The past three years have flashed by and once again we have faced a national election during which, inevitably, education was under the spotlight, with a raft of ideas bandied about to lift outcomes.
Education, it seems, is the answer to all of our problems. Whether we have children at school or not is irrelevant: improving educational outcomes ensures New Zealand’s future prosperity and civility, and so this is of interest to all of us.
Of course, we must continue to improve teaching and learning using all of the tools at our disposal — research, data and technology — but we must also acknowledge that a child is not at school 24/7. There are many influences, both positive and negative, beyond the school gate that impact on learning. Last month reminded me of one of the most important influences — a father.
In the lead-up to Father’s Day my letterbox was cluttered with leaflets advertising suitably masculine presents to buy dad: a new barbecue, handyman tools or socks. The hyper-commercialisation of this event is an unfortunate by-product of living in the modern world, but this should not detract from the original purpose of this occasion: to honour dads who play a vital part in the development of their children.
For boys, the importance of having a strong male in their lives as a role model is widely recognised and there are many books (for example, Raising Boys by Steve Biddulph) that explore the all-important father–son relationship. No school can be a substitute for a father, nor can any government party devise policy that can make up for an absent father. The increasing number of single-parent families, most typically with a mother being the main carer, means that sadly there are many boys growing up without strong male figures in their lives. To address this deficit, programmes such as Big Buddy have been set up to provide male mentors for fatherless boys.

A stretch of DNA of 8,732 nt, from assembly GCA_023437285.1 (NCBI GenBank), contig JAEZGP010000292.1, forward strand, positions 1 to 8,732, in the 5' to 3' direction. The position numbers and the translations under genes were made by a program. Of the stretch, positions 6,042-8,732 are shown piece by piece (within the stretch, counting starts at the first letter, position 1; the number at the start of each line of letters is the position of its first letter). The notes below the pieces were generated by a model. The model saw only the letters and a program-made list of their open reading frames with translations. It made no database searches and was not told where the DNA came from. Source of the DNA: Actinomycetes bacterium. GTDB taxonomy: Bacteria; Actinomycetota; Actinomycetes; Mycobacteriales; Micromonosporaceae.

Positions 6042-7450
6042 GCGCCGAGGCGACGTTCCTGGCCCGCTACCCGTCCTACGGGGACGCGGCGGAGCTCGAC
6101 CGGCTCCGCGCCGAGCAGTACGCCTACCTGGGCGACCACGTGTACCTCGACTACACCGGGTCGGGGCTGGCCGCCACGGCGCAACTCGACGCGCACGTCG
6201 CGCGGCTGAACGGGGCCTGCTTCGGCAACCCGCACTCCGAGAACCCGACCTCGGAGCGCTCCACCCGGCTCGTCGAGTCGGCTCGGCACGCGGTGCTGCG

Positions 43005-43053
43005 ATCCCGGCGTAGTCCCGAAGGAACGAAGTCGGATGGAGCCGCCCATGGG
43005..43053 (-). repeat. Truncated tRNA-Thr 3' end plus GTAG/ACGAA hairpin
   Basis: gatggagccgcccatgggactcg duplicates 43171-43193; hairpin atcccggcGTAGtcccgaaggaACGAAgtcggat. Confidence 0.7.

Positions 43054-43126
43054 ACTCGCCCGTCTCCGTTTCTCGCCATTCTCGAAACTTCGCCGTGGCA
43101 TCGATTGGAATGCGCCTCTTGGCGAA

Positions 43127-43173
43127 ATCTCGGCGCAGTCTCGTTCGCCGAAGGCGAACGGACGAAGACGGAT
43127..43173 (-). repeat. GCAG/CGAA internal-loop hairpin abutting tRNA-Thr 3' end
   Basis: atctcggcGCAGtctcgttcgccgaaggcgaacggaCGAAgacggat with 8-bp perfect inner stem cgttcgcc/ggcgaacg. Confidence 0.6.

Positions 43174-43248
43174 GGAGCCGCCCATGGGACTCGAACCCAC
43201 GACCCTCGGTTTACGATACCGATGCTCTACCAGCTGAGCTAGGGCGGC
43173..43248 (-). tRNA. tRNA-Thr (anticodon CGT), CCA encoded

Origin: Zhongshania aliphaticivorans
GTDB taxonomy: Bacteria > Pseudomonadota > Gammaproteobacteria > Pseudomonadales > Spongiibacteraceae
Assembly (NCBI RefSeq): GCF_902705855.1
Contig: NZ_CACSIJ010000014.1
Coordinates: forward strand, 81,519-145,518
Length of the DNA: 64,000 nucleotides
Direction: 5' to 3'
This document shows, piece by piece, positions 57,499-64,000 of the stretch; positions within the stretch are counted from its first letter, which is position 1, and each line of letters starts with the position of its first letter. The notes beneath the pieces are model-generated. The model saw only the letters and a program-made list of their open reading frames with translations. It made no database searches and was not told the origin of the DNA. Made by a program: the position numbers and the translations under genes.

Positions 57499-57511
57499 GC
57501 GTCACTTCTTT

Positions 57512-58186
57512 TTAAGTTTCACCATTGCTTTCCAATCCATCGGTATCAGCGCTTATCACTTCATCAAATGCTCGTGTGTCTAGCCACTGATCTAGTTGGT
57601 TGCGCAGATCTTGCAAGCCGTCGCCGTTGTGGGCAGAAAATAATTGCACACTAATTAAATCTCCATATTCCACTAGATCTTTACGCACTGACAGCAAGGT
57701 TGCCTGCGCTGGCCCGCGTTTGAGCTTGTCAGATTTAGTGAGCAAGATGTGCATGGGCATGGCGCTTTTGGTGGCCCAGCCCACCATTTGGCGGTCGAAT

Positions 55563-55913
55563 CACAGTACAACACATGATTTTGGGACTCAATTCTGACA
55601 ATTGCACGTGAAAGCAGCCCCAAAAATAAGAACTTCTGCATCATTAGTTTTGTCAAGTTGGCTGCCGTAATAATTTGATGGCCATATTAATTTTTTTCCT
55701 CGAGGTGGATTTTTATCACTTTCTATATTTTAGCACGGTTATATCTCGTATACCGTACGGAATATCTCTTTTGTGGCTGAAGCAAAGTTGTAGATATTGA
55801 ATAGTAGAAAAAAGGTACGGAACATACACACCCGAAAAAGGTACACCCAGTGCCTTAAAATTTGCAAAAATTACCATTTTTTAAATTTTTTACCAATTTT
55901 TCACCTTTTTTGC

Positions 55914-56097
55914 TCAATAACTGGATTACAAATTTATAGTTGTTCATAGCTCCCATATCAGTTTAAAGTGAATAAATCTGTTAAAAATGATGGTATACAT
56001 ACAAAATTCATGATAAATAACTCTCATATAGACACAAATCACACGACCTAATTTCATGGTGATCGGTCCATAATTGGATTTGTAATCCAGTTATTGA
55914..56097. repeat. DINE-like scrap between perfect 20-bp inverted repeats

The role that fathers play in their daughters’ lives is just as important but less often discussed. From childhood, a girl draws conclusions about what the opposite sex is like from the men in her life. Her father becomes her standard for measuring what to expect of men and their attitudes toward women. His relationship to her mother is a touchstone for what her relationship with a man will be when she grows up. What all this means for a father is that he counts a lot in the socialisation of the next generation.
Over the past three years, Mike Egan, a Wellington restaurateur, has been asking Wellington fathers to participate in Dad and Daughter Date Night. This is an annual event falling on the first Sunday of August and is dedicated to celebrating the special bond between dads and daughters. The concept highlights the fundamental need for fathers to spend time with their children.
Close to Father’s Day, my school held a number of breakfasts for daughters and dads. These reinforced the vital importance of the father–daughter relationship. Let’s hope that relationship was also celebrated in your family on 7 September.